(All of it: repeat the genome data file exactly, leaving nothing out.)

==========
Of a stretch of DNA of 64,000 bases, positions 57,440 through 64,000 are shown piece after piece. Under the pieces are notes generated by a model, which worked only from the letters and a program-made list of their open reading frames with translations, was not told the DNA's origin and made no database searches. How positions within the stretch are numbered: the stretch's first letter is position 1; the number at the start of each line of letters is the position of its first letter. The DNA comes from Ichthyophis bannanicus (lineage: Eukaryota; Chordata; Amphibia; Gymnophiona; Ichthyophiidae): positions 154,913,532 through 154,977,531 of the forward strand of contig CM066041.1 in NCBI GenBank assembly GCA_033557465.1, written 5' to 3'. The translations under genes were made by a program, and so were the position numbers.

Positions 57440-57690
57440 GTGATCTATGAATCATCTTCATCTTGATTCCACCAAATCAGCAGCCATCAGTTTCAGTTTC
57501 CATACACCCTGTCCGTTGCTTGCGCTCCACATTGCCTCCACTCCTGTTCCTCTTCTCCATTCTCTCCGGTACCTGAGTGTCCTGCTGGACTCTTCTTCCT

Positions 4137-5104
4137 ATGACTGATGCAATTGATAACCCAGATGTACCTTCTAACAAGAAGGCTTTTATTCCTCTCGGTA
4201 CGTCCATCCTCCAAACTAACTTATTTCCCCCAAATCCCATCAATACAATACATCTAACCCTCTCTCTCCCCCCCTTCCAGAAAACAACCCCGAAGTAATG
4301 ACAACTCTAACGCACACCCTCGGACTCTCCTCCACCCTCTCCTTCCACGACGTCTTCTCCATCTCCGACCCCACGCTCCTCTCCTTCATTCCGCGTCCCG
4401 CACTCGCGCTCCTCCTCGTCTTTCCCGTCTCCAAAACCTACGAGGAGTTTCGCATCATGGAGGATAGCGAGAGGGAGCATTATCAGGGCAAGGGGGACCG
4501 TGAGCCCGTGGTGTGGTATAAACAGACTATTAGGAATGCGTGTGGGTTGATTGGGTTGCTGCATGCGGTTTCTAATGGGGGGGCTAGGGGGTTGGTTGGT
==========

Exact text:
Of a stretch of DNA of 64,000 bases, positions 57,440 through 64,000 are shown piece after piece. Under the pieces are notes generated by a model, which worked only from the letters and a program-made list of their open reading frames with translations, was not told the DNA's origin and made no database searches. How positions within the stretch are numbered: the stretch's first letter is position 1; the number at the start of each line of letters is the position of its first letter. The DNA comes from Ichthyophis bannanicus (lineage: Eukaryota; Chordata; Amphibia; Gymnophiona; Ichthyophiidae): positions 154,913,532 through 154,977,531 of the forward strand of contig CM066041.1 in NCBI GenBank assembly GCA_033557465.1, written 5' to 3'. The translations under genes were made by a program, and so were the position numbers.

Positions 57440-57690
57440 GTGATCTATGAATCATCTTCATCTTGATTCCACCAAATCAGCAGCCATCAGTTTCAGTTTC
57501 CATACACCCTGTCCGTTGCTTGCGCTCCACATTGCCTCCACTCCTGTTCCTCTTCTCCATTCTCTCCGGTACCTGAGTGTCCTGCTGGACTCTTCTTCCT

Positions 4137-5104
4137 ATGACTGATGCAATTGATAACCCAGATGTACCTTCTAACAAGAAGGCTTTTATTCCTCTCGGTA
4201 CGTCCATCCTCCAAACTAACTTATTTCCCCCAAATCCCATCAATACAATACATCTAACCCTCTCTCTCCCCCCCTTCCAGAAAACAACCCCGAAGTAATG
4301 ACAACTCTAACGCACACCCTCGGACTCTCCTCCACCCTCTCCTTCCACGACGTCTTCTCCATCTCCGACCCCACGCTCCTCTCCTTCATTCCGCGTCCCG
4401 CACTCGCGCTCCTCCTCGTCTTTCCCGTCTCCAAAACCTACGAGGAGTTTCGCATCATGGAGGATAGCGAGAGGGAGCATTATCAGGGCAAGGGGGACCG
4501 TGAGCCCGTGGTGTGGTATAAACAGACTATTAGGAATGCGTGTGGGTTGATTGGGTTGCTGCATGCGGTTTCTAATGGGGGGGCTAGGGGGTTGGTTGGT